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i18n and the WWW

From: Gavin Nicol <gtn@ebt.com>
Date: Wed, 7 Dec 1994 22:09:37 -0500
Message-Id: <199412080309.WAA09983@ebt-inc.ebt.com>
To: http-wg%cuckoo.hpl.hp.com@hplb.hpl.hp.com
Cc: html-wg@oclc.org
>Gavin Nicol (gtn@ebt.com) recently proposed using Unicode as a kind of
>character set "bus". Servers and clients would deal with their own, local

Yes, but a very important part of my proposal is the auto-tagging
performed in the conversion process. Simply using Unicode, with no
disambigutation tags, will cause information loss. In addition to the
Han Unification problem, my proposal could probably be used to extend
the coverage for the languages that Unicode does not cover
completely. In addition, I think it is very important to maintain the
presentational differences of local encoding systems. For example, on
certain Japanese platforms, zenkaku and hankaku are used extensively,
and in Japanese typography, the Kinsoku (rendering) rules are
different. In Unicode, they have the same code position I believe. As
you note toward the end of your document, such "hints" are not
generally required to get legible renderings, but they are *vital* for
getting top quality output.

>1. Since there is complete round-trip mapping between Unicode and the
>character sets in use today.
I understand that it does not cover Thai completely, and that it only
covers 12 of the 15 Indian languages. I may be wrong though.

>The only disadvantage I see is how to enable such use of Unicode while
>still supporting existing clients who don't understand it (the issue raised
>by Sandra O'Donnell of OSF). In the absence of a character set negotiation
>protocol in HTTP, it's not clear how to do this. It is certainly not the
Yes, and as I pointed out, the "text/html; charset=xxxxx" is not
sufficient. We need a proper field in HTTP.

>clients. It has the disadvantage that Asian characters take three bytes
>each, a 50% increase in overhead over the encoding methods used now.
Are all Asian encodings 2 bytes? I believe Thai is 4.... 

>Straight Unicode results in no overhead for Asian users, but users of
>8859-x will pay double overhead. Since it is very easy to mechanically
>convert between UTF-8 and Unicode, if there were a character set
>negotiation protocol, you could select the appropriate encoding based on
>client preferences.

Yes, and as another optimisation, 2 systems with the same local
character set and encoding could use that (SJIS->SJIS). In the case of
SGML/HTML, this buys you little though: in the parser, it is simpler
to have everything be 16 bits wide. That is, you have:

   Machine #1         Machine #2           Parser
   SJIS--------------->SJIS--(conv)------->Unicode/Wide Characters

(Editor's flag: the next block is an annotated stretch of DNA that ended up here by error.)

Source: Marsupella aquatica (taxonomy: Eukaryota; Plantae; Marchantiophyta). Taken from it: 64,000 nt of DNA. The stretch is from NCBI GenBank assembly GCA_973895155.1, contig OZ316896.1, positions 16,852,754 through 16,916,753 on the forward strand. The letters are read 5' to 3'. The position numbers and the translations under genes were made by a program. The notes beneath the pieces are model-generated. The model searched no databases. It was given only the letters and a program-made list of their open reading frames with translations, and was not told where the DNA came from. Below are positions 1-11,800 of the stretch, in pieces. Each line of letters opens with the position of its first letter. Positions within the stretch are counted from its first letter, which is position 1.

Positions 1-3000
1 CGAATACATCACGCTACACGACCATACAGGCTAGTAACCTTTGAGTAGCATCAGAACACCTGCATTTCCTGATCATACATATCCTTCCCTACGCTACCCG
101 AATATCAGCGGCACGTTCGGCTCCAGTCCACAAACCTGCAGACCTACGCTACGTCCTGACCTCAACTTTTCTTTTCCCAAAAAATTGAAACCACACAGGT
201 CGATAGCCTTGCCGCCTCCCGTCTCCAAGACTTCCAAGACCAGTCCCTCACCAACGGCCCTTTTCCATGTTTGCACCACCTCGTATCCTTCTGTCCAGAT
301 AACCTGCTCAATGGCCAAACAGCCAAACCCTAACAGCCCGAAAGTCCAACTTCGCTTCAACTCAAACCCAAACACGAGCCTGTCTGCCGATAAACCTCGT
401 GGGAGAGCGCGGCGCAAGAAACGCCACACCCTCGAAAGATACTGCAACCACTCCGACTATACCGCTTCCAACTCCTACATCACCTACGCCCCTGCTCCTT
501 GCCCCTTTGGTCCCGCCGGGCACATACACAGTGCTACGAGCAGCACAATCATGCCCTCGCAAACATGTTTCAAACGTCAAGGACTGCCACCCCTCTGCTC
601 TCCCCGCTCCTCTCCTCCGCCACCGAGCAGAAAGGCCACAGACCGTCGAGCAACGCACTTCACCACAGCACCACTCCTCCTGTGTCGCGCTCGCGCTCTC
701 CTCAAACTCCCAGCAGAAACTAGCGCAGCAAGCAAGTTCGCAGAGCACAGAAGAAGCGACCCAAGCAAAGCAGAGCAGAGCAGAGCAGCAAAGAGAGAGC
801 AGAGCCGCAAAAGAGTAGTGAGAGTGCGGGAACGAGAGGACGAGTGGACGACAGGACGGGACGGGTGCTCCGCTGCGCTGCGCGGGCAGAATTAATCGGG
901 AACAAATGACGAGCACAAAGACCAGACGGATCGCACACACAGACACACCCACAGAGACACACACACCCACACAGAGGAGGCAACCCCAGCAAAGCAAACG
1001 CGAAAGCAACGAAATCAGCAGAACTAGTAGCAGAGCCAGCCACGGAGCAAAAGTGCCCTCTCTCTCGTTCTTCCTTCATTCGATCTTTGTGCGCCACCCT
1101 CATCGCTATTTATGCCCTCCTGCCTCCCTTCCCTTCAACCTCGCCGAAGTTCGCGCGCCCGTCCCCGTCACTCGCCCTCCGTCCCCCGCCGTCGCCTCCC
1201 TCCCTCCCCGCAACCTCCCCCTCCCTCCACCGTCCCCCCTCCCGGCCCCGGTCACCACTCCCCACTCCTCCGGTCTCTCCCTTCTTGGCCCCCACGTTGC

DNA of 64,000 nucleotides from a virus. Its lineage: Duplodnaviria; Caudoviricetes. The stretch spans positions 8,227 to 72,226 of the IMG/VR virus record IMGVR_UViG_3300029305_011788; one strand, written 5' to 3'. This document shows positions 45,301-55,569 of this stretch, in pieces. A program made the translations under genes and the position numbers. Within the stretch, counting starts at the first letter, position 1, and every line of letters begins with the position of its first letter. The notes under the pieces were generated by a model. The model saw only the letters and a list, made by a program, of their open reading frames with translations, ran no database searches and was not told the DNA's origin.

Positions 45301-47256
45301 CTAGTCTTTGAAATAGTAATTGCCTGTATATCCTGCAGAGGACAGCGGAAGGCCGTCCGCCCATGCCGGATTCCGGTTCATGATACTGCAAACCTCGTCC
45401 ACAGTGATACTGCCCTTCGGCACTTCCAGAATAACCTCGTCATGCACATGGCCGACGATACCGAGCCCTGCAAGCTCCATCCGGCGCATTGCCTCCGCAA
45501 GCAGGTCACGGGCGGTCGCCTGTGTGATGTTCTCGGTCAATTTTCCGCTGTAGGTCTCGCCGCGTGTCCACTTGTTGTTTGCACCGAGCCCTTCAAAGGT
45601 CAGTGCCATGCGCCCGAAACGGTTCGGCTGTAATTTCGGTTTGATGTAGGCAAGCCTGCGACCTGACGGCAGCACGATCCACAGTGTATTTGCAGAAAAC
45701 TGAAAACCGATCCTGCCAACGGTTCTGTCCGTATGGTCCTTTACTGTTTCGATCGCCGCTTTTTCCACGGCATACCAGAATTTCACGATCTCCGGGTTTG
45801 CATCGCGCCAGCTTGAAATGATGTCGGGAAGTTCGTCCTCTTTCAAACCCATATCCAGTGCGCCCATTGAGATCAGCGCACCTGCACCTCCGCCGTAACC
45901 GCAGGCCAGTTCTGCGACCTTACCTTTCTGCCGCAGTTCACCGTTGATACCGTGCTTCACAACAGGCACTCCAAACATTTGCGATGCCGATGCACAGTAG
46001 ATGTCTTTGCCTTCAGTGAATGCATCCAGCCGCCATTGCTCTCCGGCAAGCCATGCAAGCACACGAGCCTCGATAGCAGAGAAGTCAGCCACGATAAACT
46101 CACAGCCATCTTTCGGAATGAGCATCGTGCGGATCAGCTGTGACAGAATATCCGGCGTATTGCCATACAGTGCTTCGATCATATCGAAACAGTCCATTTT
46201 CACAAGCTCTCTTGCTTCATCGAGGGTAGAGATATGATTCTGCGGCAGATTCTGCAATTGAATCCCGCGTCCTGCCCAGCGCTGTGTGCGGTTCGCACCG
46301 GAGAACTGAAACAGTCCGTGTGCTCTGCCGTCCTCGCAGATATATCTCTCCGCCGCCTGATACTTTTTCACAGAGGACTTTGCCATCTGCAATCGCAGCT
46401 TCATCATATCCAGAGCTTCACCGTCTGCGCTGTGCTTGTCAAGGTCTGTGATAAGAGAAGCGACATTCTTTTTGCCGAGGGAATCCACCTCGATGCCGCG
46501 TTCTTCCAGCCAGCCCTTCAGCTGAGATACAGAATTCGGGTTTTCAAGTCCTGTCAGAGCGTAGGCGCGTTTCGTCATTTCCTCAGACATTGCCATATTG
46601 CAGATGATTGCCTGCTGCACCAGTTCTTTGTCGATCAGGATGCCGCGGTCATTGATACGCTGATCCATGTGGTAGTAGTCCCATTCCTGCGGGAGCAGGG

SJIS----(conv)----->UTF---(conv)------->Unicode/Wide Characters

>Another issue with using straight Unicode is that the MIME spec (at least,
>the new draft version) specifies that all subtypes of the "text" content
>type must use CRLF (0x0D 0x0A) line feed conventions, which rules out any
>character set that does not use ASCII as a base, and certainly rules out a
>16 bit character set like Unicode.

So this suggests UTF-8 or UTF-7, or a change in the MIME standard. 

>Also note that this only occurs when the recipient has a multilingual,
>multi-character set operating system with the right fonts installed. This
>capability is still a rarity. In all other cases, the language tagging
>won't make any difference in the end result.

Planning for the future is never a bad thing. The
language/presentational hint auto-tagging can be ignored by many
current systems (and it *could* be part of format negotiation), but as
Unicode aware systems become more popular, they will be useful.

>In conclusion, I'm pretty familiar with Unicode but not very familiar
>with HTTP and HTML. I am hoping to work together with the people on
>this list to enable use of Unicode on WWW.

Nice to have you here! I am not a Unicode expert....

Anyway, as I said in a recent posting, and again, above: just
"text/html; charset=xxx" will not suffice for all the upcoming
document formats, so we need a specific field in HTTP allocated for
charset negotiation, and I would like to see UTF-7 or UTF-8 strongly
recommended as the preferred encoding for documents in which the
default MIME and HTML (US-ASCII and 8859-1) do not suffice. I will do
the necessary editorial work if need be.

Of course, for quick acceptance, we also need *free* libraries (in the
GNU/BSD sense) for Unicode conversion, and Unicode font mapping. I
would be *very* interested in hearing about peoples experiences
implementing Unicode based systems. My main experience is in a
windowing system I am writing for an experimental OS (shades of
plan9?).

---------------
Gavin Nicol                                         gtn@ebt.com
*Not* speaking for EBT.
Received on Wednesday, 7 December 1994 19:08:30 EST

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